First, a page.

Chandrayaan-2, hovering over the Moon, has found new developments on the hot outermost layer of the bright star known as Corona.

These include:

  • Abundances of magnesium, aluminium and silicon in the solar corona.
  • Around 100 microflares were observed, providing new insights about coronal mass heating.
  • Reasons behind coronal heating problem:
    • The corona emits ultraviolet, X-rays and consists of ionised gas at temperatures exceeding 2 million degrees
    • Fahrenheit, while just 1,000 miles below, the surface known as the photosphere simmers at just 10,000 degrees
    • Fahrenheit. This mysterious difference in temperatures is called the coronal heating problem.
  • As per the latest findings, the high temperatures could be due to strong magnetic fields present above the Sunspots (dark patches seen in visible images of the Sun).

Chandrayaan-2 Mission:

  • The Chandrayaan-2 mission, which was lost after it hard landed on the dark side of the Moon in 2019, remains active in the form of its orbiter hovering over the Moon.

Shanghai Cooperation Organisation (SCO):

National Security Advisor Ajit Doval has proposed an action plan against Pakistan-based terror groups Lashkar-e-Taiba (LeT) and Jaish-e-Mohammad (JeM) as part of the Shanghai Cooperation Organisation (SCO) NSAs meet.

  • LeT and JeM have been responsible for many terror attacks in India, especially in the Union Territory of Jammu and Kashmir.
  • JeM, created with the support of the Pakistan spy agency, was responsible for the Pulwama terror attack in which 40 Indian soldiers died.
  • Full implementation of UN resolutions and targeted sanctions against UN-designated terrorist individuals and entities.
  • Adoption of international standards to counter terror financing including an MOU between SCO and Financial Action Task Force (FATF).
  • Monitoring new technologies used by terrorists. This included use of drones and misuse of dark web, artificial intelligence, blockchain and social media.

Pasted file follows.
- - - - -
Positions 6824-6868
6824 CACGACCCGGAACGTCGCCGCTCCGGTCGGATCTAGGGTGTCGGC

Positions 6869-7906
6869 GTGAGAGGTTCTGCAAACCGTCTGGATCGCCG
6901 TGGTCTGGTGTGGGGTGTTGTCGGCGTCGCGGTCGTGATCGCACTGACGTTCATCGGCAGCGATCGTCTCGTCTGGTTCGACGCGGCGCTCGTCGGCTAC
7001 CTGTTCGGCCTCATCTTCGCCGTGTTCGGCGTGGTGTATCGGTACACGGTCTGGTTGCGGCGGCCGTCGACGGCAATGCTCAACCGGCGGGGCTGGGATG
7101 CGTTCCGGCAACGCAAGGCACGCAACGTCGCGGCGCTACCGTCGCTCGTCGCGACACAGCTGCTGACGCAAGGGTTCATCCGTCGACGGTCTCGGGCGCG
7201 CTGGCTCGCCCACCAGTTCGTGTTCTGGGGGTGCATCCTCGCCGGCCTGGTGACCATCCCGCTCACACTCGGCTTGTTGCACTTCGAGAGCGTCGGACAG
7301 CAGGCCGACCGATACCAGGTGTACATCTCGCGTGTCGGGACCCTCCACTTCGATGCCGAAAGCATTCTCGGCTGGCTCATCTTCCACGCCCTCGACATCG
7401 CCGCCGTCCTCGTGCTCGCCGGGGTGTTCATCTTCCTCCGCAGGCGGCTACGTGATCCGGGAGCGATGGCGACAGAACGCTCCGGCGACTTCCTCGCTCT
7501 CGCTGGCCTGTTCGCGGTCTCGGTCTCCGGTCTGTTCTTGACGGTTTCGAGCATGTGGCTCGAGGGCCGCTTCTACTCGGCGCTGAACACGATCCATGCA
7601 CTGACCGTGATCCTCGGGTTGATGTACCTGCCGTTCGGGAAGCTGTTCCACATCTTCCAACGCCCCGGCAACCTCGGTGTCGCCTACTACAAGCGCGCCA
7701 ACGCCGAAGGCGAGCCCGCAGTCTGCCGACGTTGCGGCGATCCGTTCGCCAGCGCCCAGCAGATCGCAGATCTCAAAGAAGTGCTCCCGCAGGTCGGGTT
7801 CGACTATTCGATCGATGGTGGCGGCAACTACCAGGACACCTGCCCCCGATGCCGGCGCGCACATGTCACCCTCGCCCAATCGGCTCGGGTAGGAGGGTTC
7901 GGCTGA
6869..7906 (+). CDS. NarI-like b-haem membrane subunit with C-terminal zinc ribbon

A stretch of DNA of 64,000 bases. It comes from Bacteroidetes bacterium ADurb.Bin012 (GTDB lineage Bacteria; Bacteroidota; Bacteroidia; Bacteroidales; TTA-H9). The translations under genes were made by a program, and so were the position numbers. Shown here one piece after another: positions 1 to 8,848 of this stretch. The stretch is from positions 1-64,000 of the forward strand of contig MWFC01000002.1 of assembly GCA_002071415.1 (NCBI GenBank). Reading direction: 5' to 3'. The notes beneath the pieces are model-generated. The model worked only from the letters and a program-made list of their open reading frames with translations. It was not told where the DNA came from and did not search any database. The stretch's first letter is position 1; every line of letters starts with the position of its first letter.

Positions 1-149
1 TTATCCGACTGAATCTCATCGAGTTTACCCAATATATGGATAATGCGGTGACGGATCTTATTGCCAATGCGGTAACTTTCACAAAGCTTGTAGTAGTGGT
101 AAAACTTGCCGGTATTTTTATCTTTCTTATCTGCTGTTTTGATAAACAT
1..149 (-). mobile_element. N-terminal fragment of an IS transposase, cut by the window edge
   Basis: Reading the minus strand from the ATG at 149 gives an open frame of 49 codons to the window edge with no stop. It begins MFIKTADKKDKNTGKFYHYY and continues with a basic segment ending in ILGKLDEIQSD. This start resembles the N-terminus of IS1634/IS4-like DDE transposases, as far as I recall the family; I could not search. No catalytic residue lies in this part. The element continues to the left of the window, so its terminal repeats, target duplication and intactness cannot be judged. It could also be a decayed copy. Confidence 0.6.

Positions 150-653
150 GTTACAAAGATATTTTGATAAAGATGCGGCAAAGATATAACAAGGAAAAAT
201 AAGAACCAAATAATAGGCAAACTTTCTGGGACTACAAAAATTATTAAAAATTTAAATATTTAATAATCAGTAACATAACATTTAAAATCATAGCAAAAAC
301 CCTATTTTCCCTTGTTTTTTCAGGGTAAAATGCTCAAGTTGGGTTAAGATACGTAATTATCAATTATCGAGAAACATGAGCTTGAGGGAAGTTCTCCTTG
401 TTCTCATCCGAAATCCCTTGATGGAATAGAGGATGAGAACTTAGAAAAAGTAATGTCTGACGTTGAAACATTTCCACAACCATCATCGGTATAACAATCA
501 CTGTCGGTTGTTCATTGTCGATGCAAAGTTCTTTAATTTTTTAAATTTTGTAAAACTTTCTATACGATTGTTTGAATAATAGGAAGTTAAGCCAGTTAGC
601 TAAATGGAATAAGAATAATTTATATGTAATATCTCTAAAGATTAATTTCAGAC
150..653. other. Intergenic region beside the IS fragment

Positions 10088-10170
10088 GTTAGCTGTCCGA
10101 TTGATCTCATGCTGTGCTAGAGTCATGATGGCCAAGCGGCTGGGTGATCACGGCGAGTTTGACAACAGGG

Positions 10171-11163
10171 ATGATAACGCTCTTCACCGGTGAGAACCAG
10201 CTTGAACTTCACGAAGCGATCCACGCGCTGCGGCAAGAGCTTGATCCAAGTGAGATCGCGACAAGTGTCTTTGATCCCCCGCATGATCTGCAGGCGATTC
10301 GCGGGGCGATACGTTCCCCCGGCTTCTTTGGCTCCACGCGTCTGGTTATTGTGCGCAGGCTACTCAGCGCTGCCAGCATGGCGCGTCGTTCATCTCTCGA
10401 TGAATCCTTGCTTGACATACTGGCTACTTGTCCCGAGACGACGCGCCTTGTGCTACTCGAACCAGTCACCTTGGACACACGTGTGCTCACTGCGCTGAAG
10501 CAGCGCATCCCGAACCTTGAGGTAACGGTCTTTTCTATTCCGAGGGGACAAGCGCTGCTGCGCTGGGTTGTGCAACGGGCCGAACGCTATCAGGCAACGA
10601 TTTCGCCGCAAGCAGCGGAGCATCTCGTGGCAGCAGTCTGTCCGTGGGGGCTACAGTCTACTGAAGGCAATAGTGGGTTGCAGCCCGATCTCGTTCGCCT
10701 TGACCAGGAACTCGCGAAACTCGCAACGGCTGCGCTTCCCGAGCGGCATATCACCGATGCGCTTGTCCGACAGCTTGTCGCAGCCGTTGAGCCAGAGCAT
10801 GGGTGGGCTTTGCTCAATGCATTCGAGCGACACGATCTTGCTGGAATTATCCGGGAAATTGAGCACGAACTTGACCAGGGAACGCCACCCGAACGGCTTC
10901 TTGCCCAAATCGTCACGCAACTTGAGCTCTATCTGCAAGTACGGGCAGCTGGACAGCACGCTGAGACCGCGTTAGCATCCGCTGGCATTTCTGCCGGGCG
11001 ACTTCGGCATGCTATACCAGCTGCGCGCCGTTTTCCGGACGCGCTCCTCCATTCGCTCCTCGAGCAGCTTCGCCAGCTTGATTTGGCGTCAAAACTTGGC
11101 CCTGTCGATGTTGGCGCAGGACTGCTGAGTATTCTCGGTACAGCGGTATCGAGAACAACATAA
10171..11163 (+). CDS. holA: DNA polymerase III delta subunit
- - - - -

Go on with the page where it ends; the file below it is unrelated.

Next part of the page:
About the Shanghai Cooperation Organisation (SCO):

  • It is a permanent intergovernmental international organisation.
  • It’s creation was announced on 15 June 2001 in Shanghai (China) by the Republic of Kazakhstan, the People’s Republic of China, the Kyrgyz Republic, the Russian Federation, the Republic of Tajikistan, and the Republic of Uzbekistan.

Task Force For Mission Karmayogi:

Former Infosys CEO S D Shibu Lal has been appointed chairperson of a three-member task force formed to help the government in bringing major bureaucratic reforms through its ambitious “Mission Karmayogi“.

  • The task force has been constituted to draw a clear road map for the guidance and operationalisation of the ‘Karmayogi Bharat’ and the constitution of a Special Purpose Vehicle (SPV).

About Mission Karmayogi:

  • The ‘National Programme for Civil Services Capacity Building – Mission Karmayogi’ was launched to effect a transformational shift from rule based training to role-based capacity development of all civil services in the country so as to enhance citizen experience for government services and improve availability of competent workforce.

The core guiding principles of the Programme will be:

  • To emphasize on ‘on-site learning’ to complement the ‘off-site’ learning,
  • To create an ecosystem of shared training infrastructure including that of learning materials, institutions and personnel,
  • To calibrate all Civil Service positions to a Framework of Roles, Activities and Competencies (FRACs) approach and to create and deliver learning content relevant to the identified FRACs in every Government entity.
  • To make available to all civil servants, an opportunity to continuously build and strengthen their Behavioral, Functional and Domain Competencies in their self-driven and mandated learning paths.

Toycathon 2021:

The Prime Minister of India urged people to be “vocal for local toys”, while interacting with the participants at the Toycathon 2021.